How the Reduction in Loan Deferrals is Influencing Property Demand
Recent data released by the Australian Banking Association reveals that Australia is experiencing a huge reduction in loan deferrals. The number of deferred loans has seen a reduction of almost 70% since the peak of the pandemic. This is positive news for the real estate industry, as more Australian’s are looking to invest in the property market.
Most Queenslander’s who were provided with a loan repayment deferral scheme throughout the pandemic, have now returned to their existing principal and interest payments. Not only this, but Queenslander’s are paying their loans off at a steadfast pace.
“We’ve found that most Queenslander’s have recovered from the financial strain of the pandemic and are starting to pay off their debts again. We’ve also found that people are wanting to pay off their loans a lot faster,” says Rohan Buckley, Mobile Bank Manager at Auswide Bank.
“This has a lot to do with the increase in Queenslander’s disposable income as they spend less on dining out, travelling overseas and even locally, as they are working from home.”
The Shift From Renting to Home Owning
Since the number of loan deferrals have reduced, we have seen a significant uplift in demand for property across the state. This is supported by the stable market conditions and low-interest rates. The current conditions are particularly appealing for first home buyers, who are also able to take advantage of various government incentives.
“We’ve seen a big shift in people wanting to purchase their own home instead of renting, especially in the first home buyers space. When you’ve got home loan payments that are similar to rental prices, why wouldn’t you be paying off your own home?” says Buckley.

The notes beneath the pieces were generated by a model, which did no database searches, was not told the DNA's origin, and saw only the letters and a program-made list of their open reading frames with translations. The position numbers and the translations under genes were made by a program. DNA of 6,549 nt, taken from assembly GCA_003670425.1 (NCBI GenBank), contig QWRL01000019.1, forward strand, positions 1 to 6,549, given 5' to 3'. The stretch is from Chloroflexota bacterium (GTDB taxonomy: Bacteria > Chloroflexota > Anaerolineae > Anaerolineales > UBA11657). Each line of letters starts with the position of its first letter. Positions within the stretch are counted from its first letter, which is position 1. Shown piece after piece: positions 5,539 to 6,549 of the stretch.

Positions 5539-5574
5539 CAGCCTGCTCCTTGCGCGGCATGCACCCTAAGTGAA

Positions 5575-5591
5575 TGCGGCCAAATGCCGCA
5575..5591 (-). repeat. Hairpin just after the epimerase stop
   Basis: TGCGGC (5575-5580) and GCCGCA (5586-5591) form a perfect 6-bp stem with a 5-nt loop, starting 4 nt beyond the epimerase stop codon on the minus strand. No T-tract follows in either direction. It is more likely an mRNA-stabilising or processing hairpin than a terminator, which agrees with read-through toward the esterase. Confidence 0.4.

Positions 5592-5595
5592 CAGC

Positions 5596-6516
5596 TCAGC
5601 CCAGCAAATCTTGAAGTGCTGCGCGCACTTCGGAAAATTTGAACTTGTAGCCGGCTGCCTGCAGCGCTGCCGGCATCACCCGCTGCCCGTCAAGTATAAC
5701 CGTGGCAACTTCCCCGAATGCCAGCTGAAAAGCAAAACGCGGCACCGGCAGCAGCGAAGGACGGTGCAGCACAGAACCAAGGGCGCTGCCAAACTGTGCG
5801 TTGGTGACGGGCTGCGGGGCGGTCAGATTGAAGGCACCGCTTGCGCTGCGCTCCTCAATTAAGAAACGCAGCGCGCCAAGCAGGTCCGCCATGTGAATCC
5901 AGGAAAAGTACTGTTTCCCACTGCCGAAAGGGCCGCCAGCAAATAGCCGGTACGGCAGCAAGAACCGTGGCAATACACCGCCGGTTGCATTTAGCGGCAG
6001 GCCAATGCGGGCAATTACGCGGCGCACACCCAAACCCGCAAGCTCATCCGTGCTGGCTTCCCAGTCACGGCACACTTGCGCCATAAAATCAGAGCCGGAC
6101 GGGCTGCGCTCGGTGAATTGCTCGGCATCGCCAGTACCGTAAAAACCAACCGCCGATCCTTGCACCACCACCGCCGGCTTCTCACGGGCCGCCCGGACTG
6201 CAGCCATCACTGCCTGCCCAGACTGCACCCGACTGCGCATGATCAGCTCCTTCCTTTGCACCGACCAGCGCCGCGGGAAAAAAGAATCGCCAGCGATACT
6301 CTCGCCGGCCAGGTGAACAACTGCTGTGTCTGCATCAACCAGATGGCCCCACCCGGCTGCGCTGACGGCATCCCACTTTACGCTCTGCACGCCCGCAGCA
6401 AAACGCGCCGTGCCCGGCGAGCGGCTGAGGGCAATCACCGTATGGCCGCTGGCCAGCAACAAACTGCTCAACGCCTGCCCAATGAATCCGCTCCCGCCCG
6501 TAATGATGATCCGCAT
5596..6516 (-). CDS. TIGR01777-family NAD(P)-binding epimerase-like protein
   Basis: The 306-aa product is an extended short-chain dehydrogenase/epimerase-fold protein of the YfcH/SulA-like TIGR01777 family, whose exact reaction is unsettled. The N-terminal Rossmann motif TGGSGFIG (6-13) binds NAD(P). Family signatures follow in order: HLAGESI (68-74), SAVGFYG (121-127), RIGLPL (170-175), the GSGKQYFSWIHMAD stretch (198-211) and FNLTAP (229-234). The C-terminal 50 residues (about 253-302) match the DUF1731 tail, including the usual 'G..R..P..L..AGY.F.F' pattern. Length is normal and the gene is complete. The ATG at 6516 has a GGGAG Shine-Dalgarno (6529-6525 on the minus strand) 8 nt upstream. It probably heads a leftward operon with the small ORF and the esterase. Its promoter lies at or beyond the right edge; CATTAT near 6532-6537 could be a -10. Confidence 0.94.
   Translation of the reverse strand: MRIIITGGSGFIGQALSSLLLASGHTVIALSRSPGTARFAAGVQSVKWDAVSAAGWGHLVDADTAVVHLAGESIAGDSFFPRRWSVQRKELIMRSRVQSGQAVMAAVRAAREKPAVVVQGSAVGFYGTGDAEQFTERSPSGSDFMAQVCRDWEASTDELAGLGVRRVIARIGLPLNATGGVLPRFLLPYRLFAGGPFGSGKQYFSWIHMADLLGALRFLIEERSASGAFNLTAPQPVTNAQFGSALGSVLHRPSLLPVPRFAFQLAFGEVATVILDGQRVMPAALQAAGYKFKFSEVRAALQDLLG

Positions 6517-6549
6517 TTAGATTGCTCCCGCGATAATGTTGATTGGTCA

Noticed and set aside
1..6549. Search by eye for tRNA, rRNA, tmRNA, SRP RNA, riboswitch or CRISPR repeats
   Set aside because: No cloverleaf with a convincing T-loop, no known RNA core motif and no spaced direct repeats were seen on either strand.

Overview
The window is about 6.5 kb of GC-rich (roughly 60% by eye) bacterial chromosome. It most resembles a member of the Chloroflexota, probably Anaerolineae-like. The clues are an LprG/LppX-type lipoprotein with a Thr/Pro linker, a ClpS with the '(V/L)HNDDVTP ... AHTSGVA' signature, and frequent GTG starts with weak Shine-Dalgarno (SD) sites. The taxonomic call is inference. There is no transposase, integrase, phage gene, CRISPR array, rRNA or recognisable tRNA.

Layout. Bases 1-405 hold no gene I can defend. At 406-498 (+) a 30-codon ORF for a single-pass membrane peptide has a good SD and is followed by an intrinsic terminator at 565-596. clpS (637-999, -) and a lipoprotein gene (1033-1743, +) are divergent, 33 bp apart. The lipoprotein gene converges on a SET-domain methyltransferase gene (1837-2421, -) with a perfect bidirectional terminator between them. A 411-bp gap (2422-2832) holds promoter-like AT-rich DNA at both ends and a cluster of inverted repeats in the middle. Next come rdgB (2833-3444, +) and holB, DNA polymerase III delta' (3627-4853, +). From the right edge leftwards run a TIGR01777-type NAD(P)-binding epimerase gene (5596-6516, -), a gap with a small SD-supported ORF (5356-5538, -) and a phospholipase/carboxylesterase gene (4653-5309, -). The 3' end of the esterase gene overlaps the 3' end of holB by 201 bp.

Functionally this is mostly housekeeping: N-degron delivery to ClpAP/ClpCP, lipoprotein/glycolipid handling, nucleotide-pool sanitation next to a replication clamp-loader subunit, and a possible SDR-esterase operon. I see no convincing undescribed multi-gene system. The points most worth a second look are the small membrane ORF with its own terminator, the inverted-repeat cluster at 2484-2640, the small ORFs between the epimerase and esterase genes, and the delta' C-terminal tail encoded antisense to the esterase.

We have seen the cost of mortgage repayments become increasingly more affordable in some areas, including Gladstone.
“There are areas across the State where mortgage repayments are actually lower than rent levels,” says Antonia Mercorella, Chief Executive Officer at the Real Estate Institute Queensland.
“With interest rates at record low levels, a range of first home buyer grants available (for those using the deposit grant to bolster their existing savings or the deposit scheme with only 5% deposit requirement). This could help more renters transition to homeownership which is a great outcome for Queensland.”
The Need For Established Housing Support Measures
Purchasing your first home can be made easier with government incentive schemes such as the First Home Owners’ Grant and the HomeBuilder scheme. However, as demand for property increases, housing affordability unfortunately decreases.
The RBA reported that the cost of new construction has increased by 220.3% between 1994 – 2018. While established housing has only increased by 113.95% for the same time period. Therefore, if the first home buyer schemes aren’t extended to established housing, it’s likely we will experience artificial price hikes. This will make it increasingly difficult for buyers to purchase property.
“Any stimulus measures for the property market must support the whole of real estate for the benefit of all Queenslanders. This includes providing access and choice in established housing,” says Mercorella.
“By doing so, it will help drive consumer confidence upward and accelerate our economy. It will also increase the labour market across both construction and real estate, two of Queensland’s largest industry employers.”